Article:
Washington D.C. (WCMH) – Saturday was the experience of a lifetime for a group of women from Columbus called “Rolling into Washington”.
They marched side-by-side with protesters from across the country during the Women’s March on Washington, voicing their concerns about women’s rights and equality for all people.
NBC4 traveled with the group of 110 women, along with a few men and children from Columbus all the way to D.C. and back.
“I feel like with this administration we’re going backwards,” said Amy Adams.
Adams is a United States Army veteran, who’s been fighting for her worth as a woman for decades.
“In the 70’s it was a different Army,” she said. “Everyday, we were weak. We did not belong there. They didn’t want us there and they let us know we had to go home.”
Forty years later and she’s still fighting with hundreds of thousands of others in Washington D.C.
“You can’t tell how many people are here because you’re not tall enough,” she said.
“Show up! Show up! Look at this it’s incredible,” said another marcher Diane Triwush.
People kept pouring into the National Mall and the didn’t stop for hours.
“We’ve got to stand up. We’ve got to show them that the American people are here,” said Triwush. “We’re listening. We’re looking. We’re learning. We’re not going to put up with it.”
Triwush said this march isn’t just about women.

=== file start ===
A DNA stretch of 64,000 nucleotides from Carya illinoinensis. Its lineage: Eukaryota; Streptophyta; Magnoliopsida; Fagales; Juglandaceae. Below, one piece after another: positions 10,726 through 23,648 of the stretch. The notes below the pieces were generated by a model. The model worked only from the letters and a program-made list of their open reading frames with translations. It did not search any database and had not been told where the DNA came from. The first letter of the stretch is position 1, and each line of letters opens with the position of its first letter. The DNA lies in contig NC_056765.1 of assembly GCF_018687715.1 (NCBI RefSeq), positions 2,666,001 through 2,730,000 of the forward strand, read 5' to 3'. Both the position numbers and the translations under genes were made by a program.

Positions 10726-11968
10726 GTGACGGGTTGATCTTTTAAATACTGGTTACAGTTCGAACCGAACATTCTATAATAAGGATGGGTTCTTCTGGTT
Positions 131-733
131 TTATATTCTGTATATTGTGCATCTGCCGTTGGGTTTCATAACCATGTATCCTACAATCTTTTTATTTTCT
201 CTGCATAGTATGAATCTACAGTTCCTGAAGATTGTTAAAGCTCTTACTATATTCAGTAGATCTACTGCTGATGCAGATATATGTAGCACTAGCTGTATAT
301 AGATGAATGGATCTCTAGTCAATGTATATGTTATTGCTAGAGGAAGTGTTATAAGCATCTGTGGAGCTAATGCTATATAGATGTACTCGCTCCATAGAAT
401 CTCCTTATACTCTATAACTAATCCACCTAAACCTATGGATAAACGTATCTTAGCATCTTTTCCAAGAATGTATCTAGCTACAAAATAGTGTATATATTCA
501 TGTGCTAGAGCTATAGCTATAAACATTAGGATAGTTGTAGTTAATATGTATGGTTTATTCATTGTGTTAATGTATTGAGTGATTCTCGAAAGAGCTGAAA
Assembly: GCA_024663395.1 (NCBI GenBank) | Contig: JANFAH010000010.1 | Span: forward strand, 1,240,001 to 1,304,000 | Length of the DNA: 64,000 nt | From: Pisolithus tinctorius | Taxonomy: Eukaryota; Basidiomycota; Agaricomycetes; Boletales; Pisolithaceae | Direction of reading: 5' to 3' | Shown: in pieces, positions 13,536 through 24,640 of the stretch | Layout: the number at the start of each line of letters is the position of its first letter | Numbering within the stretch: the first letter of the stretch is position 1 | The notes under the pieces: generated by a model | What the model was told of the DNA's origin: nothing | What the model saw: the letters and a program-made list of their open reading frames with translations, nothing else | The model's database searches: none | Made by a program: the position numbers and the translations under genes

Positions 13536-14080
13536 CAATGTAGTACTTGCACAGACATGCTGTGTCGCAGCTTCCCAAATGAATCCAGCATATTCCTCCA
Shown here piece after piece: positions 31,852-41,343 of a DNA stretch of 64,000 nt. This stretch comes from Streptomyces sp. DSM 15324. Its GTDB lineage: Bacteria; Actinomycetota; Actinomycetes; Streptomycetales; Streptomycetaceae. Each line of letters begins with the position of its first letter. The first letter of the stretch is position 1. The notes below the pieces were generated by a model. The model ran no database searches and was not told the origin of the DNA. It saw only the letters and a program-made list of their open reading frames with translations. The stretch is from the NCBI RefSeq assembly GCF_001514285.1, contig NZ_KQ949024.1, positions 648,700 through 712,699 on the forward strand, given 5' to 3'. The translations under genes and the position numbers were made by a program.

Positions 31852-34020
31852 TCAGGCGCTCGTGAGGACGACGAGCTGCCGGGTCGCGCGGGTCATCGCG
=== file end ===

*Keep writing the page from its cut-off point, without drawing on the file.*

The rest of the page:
“It affects everyone,” she said. “It’s about human issues. It’s about economic issues. It’s about everything.”
“There are so many people here it’s really an amazing feeling,” said Adams. “Television won’t show that. You just have to feel it.”
After the march was over, the women traveled back by metro to Maryland where buses were waiting to take them back to Columbus.
“I got lots of free hugs and we sang a lot of songs, did a lot of chanting,” said Allison Grimes. “Everything that we saw was peaceful and joyful.”
For many, it was a long and exhausting day. Hundreds of thousands of protesters traveled from all across the country and packed in to the nation’s capitol.
“People were so polite even though it was immensely crowded,” said Jody Davis. “I don’t know if I’ve ever been in a crowd that large before.”
But, despite the overwhelming nature of the day, the positivity exchanged from person-to-person was very apparent.
“For me, to see this many people existing so close together and still being kind and courteous to each other finally filled me with some hope because I’ve been feeling rather hopeless since the election,” said Grimes.
The Women’s March is being called possibly one of the biggest events in Washington D.C.’s history.
“I had read just recently that there were no arrests which is amazing, but it’s a women’s march so you know we take care of each other,” said Davis. “Just the camaraderie, the spirit of cooperation.
The songs, just having fun and being goofy. So yeah, it was just fun. It was a good time.”
Rise Travel, the advocacy agency that planned this trip, already has another one in the works for April 29th in Washington D.C. It’s about environmental change and how it intersects with women’s rights.